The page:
This is further emphasized with the belittling of mankind in their description as “mere complexities” (7). In the second stanza, the speaker in the poem describes what he sees as “shades” (9-10), refers to figures bound in “mummy-cloth” (11) and “hail[s] the superhuman” (15), all terms that bring to mind the idea of spirituality and separation body from soul giving freedom and perfection to the latter. The reader is made to understand that we are not discussing a dream or anything that can take place in the normal human world, but instead are getting a rare glimpse at the shadows left behind by the spiritual and perfect world beyond humanity.
This other world exists so far distant from ourselves that we must call the things we see there “superhuman” (15) because they can be nothing less. The word “miracle” (17-18) is invoked twice, to underscore the heavenly nature of his speech. By mentioning “Hades” (20), Yeats solidifies the suggestions he’s made so far, indicating this is the realm to which human spirits go once they leave the material plane.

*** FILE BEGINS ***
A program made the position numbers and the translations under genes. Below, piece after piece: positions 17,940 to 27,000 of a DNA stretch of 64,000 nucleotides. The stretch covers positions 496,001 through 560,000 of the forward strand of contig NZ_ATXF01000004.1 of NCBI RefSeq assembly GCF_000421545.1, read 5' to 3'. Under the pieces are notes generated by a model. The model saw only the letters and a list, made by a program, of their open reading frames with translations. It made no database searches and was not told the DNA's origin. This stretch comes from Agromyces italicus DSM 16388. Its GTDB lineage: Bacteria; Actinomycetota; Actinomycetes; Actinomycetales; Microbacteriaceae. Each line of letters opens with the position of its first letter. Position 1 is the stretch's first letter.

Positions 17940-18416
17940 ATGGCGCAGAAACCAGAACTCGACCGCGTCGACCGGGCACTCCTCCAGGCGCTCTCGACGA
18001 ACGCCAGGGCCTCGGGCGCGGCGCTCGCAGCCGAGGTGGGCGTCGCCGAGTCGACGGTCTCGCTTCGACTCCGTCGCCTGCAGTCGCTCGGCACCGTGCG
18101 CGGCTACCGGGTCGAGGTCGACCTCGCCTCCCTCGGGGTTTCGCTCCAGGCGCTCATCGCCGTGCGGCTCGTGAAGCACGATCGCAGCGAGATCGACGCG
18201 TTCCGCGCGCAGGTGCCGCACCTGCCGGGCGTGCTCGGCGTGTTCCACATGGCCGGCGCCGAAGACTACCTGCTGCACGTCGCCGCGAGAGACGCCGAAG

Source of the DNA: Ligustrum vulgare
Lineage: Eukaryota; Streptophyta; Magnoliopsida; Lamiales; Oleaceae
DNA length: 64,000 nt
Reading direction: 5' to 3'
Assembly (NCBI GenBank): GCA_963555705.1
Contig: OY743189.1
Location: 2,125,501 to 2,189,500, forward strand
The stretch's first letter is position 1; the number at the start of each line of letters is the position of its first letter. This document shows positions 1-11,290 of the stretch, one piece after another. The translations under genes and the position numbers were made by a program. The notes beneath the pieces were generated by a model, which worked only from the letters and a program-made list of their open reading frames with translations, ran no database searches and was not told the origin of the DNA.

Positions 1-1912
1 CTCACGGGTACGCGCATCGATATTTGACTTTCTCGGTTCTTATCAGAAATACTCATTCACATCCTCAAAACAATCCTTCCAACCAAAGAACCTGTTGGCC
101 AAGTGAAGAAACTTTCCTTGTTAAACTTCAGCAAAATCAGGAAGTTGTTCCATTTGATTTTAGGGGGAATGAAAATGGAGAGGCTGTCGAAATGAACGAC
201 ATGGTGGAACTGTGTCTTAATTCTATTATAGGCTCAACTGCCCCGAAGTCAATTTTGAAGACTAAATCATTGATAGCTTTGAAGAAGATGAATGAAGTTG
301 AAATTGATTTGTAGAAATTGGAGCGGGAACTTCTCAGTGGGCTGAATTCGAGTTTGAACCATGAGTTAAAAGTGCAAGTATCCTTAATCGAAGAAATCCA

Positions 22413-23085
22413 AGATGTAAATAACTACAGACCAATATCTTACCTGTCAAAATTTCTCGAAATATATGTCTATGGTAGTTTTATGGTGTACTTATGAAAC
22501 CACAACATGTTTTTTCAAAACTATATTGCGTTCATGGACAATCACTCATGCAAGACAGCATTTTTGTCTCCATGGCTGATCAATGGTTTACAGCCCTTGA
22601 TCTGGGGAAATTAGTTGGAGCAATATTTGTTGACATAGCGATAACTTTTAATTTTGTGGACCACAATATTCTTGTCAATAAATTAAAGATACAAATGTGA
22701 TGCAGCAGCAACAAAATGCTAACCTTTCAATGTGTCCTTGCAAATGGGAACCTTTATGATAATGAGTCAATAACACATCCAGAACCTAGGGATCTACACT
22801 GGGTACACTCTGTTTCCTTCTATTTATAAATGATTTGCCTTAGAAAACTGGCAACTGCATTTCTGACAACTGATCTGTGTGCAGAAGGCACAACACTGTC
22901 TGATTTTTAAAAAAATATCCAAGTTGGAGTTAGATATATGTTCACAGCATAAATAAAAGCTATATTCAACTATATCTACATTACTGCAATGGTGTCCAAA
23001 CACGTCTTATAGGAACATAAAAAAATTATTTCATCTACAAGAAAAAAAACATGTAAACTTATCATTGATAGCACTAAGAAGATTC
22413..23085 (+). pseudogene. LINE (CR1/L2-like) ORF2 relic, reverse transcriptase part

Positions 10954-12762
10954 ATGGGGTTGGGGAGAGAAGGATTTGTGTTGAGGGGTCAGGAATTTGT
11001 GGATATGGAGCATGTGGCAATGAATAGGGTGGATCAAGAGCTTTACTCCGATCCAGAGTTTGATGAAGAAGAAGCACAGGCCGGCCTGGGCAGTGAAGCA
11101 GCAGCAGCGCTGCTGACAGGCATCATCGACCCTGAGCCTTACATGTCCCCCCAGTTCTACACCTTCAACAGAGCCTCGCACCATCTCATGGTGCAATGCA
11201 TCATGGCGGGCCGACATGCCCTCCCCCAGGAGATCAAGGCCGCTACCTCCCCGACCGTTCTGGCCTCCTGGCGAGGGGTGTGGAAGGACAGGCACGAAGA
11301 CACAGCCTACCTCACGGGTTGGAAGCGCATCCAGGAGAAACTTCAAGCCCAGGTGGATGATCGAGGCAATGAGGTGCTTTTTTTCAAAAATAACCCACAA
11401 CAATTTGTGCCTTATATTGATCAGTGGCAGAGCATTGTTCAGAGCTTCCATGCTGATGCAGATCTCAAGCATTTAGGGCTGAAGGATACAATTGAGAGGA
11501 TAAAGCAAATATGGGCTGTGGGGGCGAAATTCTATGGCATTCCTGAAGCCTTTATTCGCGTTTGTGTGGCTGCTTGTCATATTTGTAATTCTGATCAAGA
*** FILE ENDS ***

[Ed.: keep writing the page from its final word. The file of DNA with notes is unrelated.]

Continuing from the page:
Even more, because the bird, or creature, or whatever, is made of pure “changeless metal” (22), like the essence of the soul, like the essence of art, it is able to sing with “scorn” (21) of the “complexities” (24) of the human body. Further, he mentions in the fourth stanza, that the “blood-begotten spirits come” (28), yet the “complexities” (29) leave. He ends the last stanza with the mention, twice, of “spirits” (34) that come to receive the attention of the smithies.
As can be seen, the word choice alone is sufficient to demonstrate Yeats’ ideas of a perfect spiritual plane to which human spirits are brought on dolphin-back to the ideal, yet difficult to comprehend by human standards and measures the city of Byzantium. Written in the present tense, Yeats makes the complexity of this otherworldly essence clear within the text of the poem by simultaneously presenting and deconstructing images that are brought forward. In the first stanza, he provides the idea that it is necessary for the human world to fade away in order to understand or even view Byzantium: “The unpurged images of day recede; / The Emperors drunken soldiery are abed; / Night resonance recedes, night walkers song” (1-3).
However, because he is speaking to humans as a human, it is impossible for this separation to occur sufficiently enough to adequately portray the image he holds in his mind of what Byzantium is. It is in the second stanza, however, that this concept becomes clear as his author explains “Before me floats an image, man or shade, / Shade more than man, more image than a shade; ” (9-10).
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